Regular Article - Living Systems
Micromotor-mediated sperm constrictions for improved swimming performance
Institute for Integrative Nanosciences, Leibniz IFW Dresden e.V., Helmholtzstraße 20, 01069, Dresden, Germany
2 Center for Advancing Electronics Dresden, TU Dresden, 01069, Dresden, Germany
3 Cluster of Excellence ‘Physics of Life’, TU Dresden, 01307, Dresden, Germany
4 School of Science, TU Dresden, 01062, Dresden, Germany
5 Research Center for Materials, Architectures and Integration of Nanomembranes (MAIN), TU Chemnitz, Rosenbergstraße 6, 09126, Chemnitz, Germany
Accepted: 3 March 2021
Published online: 11 May 2021
Sperm-driven micromotors, consisting of a single sperm cell captured in a microcap, utilize the strong propulsion generated by the flagellar beat of motile spermatozoa for locomotion. It enables the movement of such micromotors in biological media, while being steered remotely by means of an external magnetic field. The substantial decrease in swimming speed, caused by the additional hydrodynamic load of the microcap, limits the applicability of sperm-based micromotors. Therefore, to improve the performance of such micromotors, we first investigate the effects of additional cargo on the flagellar beat of spermatozoa. We designed two different kinds of microcaps, which each result in different load responses of the flagellar beat. As an additional design feature, we constrain rotational degrees of freedom of the cell’s motion by modifying the inner cavity of the cap. Particularly, cell rolling is substantially reduced by tightly locking the sperm head inside the microcap. Likewise, cell yawing is decreased by aligning the micromotors under an external static magnetic field. The observed differences in swimming speed of different micromotors are not so much a direct consequence of hydrodynamic effects, but rather stem from changes in flagellar bending waves, hence are an indirect effect. Our work serves as proof-of-principle that the optimal design of microcaps is key for the development of efficient sperm-driven micromotors.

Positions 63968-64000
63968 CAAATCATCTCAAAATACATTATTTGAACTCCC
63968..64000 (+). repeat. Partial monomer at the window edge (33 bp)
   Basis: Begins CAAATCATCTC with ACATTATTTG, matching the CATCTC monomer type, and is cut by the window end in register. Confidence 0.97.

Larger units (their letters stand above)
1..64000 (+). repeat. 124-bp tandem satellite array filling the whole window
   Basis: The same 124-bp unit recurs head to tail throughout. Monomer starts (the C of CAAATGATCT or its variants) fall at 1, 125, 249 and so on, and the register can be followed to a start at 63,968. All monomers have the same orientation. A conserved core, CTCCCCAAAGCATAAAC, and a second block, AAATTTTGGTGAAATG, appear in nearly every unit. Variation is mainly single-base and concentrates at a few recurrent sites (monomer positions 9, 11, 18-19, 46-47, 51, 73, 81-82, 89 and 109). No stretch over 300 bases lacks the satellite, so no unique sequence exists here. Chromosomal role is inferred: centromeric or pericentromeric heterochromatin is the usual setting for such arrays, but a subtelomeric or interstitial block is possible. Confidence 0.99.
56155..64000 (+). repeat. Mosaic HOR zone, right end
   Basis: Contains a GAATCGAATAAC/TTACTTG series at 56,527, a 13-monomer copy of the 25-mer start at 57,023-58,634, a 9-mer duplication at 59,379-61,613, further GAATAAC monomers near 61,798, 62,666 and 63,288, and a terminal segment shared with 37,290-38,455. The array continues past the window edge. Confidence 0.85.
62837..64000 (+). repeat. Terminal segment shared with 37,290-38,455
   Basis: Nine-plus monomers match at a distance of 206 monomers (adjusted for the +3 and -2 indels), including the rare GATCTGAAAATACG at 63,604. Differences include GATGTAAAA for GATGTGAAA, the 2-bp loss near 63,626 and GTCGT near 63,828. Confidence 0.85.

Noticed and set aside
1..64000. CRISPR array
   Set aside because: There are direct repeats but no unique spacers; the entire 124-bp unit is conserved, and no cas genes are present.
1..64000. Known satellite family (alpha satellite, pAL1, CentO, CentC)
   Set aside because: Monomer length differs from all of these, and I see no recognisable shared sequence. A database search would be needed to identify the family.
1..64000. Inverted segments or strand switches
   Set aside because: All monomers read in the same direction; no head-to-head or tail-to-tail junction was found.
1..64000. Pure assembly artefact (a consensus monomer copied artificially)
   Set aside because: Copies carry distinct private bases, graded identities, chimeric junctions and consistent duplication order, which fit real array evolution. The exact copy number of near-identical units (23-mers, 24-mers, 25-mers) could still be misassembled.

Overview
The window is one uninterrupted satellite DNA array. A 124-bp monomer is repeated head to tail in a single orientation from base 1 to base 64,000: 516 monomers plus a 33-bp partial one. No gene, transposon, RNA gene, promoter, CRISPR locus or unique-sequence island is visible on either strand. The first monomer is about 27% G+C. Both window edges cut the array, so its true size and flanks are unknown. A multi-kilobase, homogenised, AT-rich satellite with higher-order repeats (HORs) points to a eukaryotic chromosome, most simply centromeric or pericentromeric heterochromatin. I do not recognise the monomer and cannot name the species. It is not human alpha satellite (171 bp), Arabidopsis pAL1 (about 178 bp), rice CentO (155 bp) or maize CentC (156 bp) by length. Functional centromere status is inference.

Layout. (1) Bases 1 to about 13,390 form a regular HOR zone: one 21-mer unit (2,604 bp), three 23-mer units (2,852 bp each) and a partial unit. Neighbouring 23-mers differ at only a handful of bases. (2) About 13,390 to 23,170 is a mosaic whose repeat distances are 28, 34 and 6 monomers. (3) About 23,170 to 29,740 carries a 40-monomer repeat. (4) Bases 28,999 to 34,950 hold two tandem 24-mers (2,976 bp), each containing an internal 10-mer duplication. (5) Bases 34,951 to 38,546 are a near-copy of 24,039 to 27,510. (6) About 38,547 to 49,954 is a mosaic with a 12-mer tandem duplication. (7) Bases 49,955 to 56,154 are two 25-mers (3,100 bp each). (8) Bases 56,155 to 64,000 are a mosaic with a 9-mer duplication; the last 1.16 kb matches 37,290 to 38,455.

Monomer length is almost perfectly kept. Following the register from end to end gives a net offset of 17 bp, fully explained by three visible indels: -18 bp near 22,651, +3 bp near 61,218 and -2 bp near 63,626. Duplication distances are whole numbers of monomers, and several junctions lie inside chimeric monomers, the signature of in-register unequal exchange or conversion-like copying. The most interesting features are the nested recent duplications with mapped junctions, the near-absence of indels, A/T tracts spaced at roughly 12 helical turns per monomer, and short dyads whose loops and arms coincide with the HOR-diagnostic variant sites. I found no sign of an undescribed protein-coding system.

© The Author(s) 2021
Open Access This article is licensed under a Creative Commons Attribution 4.0 International License, which permits use, sharing, adaptation, distribution and reproduction in any medium or format, as long as you give appropriate credit to the original author(s) and the source, provide a link to the Creative Commons licence, and indicate if changes were made. The images or other third party material in this article are included in the article’s Creative Commons licence, unless indicated otherwise in a credit line to the material. If material is not included in the article’s Creative Commons licence and your intended use is not permitted by statutory regulation or exceeds the permitted use, you will need to obtain permission directly from the copyright holder. To view a copy of this licence, visit http://creativecommons.org/licenses/by/4.0/.